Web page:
Espoo Museum of Modern Art

© Ari Karttunen / EMMA
© Ari Karttunen / EMMA

02.03.2012 - 10.06.2012

Italian Futurism 1909-1944

Futurism was an important art movement in Italy in the first half of the 20th century. Focussing on the new urban world and concept of man, it scorned all that was old and traditional, and glorified machines, technology, speed, noise and movement.

“We declare that the splendour of the world has been enriched by a new beauty: the beauty of speed. A racing car with its bonnet adorned with great tubes like serpents with explosive breath … a roaring motor car which seems to run on machine-gun fire, is more beautiful than the Winged Victory of Samothrace.”

The fourth thesis of the manifesto published by the Italian poet and editor Filippo Tommaso Marinetti (1876-1944) in La gazzetta dell’Emilia on 5.2.1909, later reproduced in the French daily Le Figaro, crystallises the whole philosophy of Futurism: a noisy racing car versus the classical marble statue.

In addition to issuing manifestos, the Futurists organised mass meetings, provocative and absurd performances, which frequently ended in riots.

Futurism, one of the lesser known ‘isms’ of the arts, thrived particularly well in Italy into the 1940s. It was expected to lead to an international revolutionary movement that would influence social thinking in addition to the arts. Its influence was most clearly seen in Russian, Germany and Great Britain, but in Finland, for example, it found no echo.

With its impact on literature, music, the visual arts, cinema, design and theatre, Futurism was part of the general political, industrial and cultural turbulence in Europe at the time. In Italy it acquired powerful nationalist overtones. The Futurists denied the past and aimed at creating an entirely new culture.

The Futurists were attracted to everything that symbolised modern life: noise, hubbub, machines, gadgets, speed, movement and violence. They welcomed the outbreak of the First World War as a chance to destroy the old, but soon the sheer brutality of it caused many of them to change their attitude.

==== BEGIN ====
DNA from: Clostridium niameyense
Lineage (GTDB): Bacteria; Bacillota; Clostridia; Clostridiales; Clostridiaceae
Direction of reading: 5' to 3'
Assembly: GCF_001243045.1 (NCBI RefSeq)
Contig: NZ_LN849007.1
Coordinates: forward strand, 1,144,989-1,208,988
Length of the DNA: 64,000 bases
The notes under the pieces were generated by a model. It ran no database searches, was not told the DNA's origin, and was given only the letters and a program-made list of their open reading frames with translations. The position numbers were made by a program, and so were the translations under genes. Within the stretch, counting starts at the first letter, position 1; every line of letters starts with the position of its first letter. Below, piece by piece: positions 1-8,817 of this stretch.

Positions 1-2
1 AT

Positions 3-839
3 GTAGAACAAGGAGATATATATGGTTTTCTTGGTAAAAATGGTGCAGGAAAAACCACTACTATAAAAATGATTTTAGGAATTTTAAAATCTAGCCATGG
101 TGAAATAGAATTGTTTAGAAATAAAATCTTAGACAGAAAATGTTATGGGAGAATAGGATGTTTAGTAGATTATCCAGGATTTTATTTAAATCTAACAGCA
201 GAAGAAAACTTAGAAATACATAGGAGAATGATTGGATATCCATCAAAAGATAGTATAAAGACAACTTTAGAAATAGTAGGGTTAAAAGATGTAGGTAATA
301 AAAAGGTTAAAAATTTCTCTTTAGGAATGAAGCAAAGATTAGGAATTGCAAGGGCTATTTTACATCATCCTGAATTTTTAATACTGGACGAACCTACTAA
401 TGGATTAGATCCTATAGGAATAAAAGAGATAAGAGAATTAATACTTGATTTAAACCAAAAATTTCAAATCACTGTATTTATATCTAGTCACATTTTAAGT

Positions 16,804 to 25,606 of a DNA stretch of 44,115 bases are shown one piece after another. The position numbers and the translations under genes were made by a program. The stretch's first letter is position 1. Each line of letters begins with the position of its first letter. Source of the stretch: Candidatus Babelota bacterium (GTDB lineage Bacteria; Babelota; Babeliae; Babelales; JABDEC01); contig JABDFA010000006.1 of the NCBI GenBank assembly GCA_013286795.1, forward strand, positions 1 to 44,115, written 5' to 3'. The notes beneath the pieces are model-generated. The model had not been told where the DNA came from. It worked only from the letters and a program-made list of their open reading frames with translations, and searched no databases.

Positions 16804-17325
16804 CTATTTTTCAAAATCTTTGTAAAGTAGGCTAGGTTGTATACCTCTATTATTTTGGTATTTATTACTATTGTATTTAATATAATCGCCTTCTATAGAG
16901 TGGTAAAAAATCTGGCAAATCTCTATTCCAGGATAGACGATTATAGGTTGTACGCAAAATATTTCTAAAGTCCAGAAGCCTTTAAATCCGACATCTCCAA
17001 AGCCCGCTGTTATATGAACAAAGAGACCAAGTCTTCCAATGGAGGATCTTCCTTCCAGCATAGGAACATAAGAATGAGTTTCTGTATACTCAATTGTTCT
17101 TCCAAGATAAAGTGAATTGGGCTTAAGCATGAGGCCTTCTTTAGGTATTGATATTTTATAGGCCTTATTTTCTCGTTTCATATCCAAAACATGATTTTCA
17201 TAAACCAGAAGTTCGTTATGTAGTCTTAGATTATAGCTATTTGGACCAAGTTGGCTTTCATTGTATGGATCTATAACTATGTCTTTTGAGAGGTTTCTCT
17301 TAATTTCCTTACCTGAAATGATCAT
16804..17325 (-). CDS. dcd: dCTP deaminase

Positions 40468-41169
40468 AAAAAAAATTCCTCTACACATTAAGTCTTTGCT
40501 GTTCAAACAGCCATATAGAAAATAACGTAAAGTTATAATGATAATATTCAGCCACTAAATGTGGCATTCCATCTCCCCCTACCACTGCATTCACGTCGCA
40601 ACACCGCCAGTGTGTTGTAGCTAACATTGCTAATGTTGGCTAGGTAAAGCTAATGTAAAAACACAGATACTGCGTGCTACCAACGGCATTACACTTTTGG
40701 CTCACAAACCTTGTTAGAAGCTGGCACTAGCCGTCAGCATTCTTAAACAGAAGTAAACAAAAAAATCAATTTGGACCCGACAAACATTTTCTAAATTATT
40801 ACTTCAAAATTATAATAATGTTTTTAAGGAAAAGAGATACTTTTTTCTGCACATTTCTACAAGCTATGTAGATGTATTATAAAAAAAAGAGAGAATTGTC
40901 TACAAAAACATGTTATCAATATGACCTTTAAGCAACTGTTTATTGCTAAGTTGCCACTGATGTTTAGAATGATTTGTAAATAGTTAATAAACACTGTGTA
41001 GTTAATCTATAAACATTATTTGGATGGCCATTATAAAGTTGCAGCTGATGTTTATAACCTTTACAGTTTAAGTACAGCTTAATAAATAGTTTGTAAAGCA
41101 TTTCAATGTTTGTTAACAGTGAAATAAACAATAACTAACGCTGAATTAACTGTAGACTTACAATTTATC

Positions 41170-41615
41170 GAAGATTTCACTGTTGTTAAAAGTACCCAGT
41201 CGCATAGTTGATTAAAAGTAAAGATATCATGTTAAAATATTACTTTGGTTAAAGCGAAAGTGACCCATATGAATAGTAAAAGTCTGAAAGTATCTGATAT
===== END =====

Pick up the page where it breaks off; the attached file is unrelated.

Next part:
The new exhibition at EMMA continues the museum’s series on the phenomena of Modernism. The fascination with machines and speed, like Futurism in general, is very masculine, so out of the 52 artists represented, only three are women. Covering the whole lifecycle of Futurism, the exhibition displays paintings, sculptures, sketches, architectural designs, objets and furniture. Futurism never differentiated between abstract and representational art, what was important in these powerful colourful works was movement. The most popular motifs were machines, cars and aeroplanes, but they were also populated by people and animals.


Enrico Allemandi 1910–1984
Cesare Andreoni 1903–1961
R.M. Baldessari 1894–1965
Giacomo Balla 1871–1958
Barbara 1915–2002
Vasco Battistoni 1895–1962
Benedetta 1897–1977
Umberto Boccioni 1882–1916
Arturo Bragaglia 1893–1962
Attilio Calzavara 1901–1952
Francesco Cangiullo 1884–1977
Pasqualino Cangiullo1900–1975
Carlo Dalmazzo Carrà 1881–1966
Arturo Ciacelli 1883–1966
Umberto Primo Conti 1900–1988
Tullio Crali 1910–2000
Francesco Cristofanetti 1901–1951
Fortunato Depero 1892–1960
De Pistoris 1898–1975
Di Bosso1905–1982
Nicolay Diulgheroff 1901–1982
Gerardo Dottori 1884–1977
Leonardo Dudreville 1885–1975
Carlo Erba 1884–1917
Julius Evola 1898–1974
Farfa 1881–1964
Fillia 1904–1936
Achille Funi 1890–1972
Gino Galli 1893–1954
Arnaldo Ginna 1890–1982
Virgilio Marchi 1895–1960
Filippo Tommaso Marinetti 1876–1944
Mario Nannini 1895–1918
Emilio Notte 1891–1982
Pippo Oriani 1909–1972
Vinicio Paladini 1902–1971
Ivo Pannaggi 1901–1981
Enrico Prampolini 1894–1956
Pippo Rizzo 1897–1964
Angelo Rognoni 1896–1957
Romolo Romani 1884–1916
Ottone Rosai 1895–1957
Mino Rosso 1904–1963
Luigi Russolo 1885–1947
Gino Severini 1883–1966
Sibò 1907–2000
Mario Sironi 1885–1961
Ardengo Soffici 1879–1964
Tato 1896–1974
Thayaht 1893–1959
Lucio Venna 1897–1974
Rougena Zatkova 1885–1923

In cooperation with

Galleria Comunale d’Arte Moderna of Roma
Estorick Collection of Modern Italian Art of London
Unicredit Group Collection


Giancarlo Carpi
Marco Ancora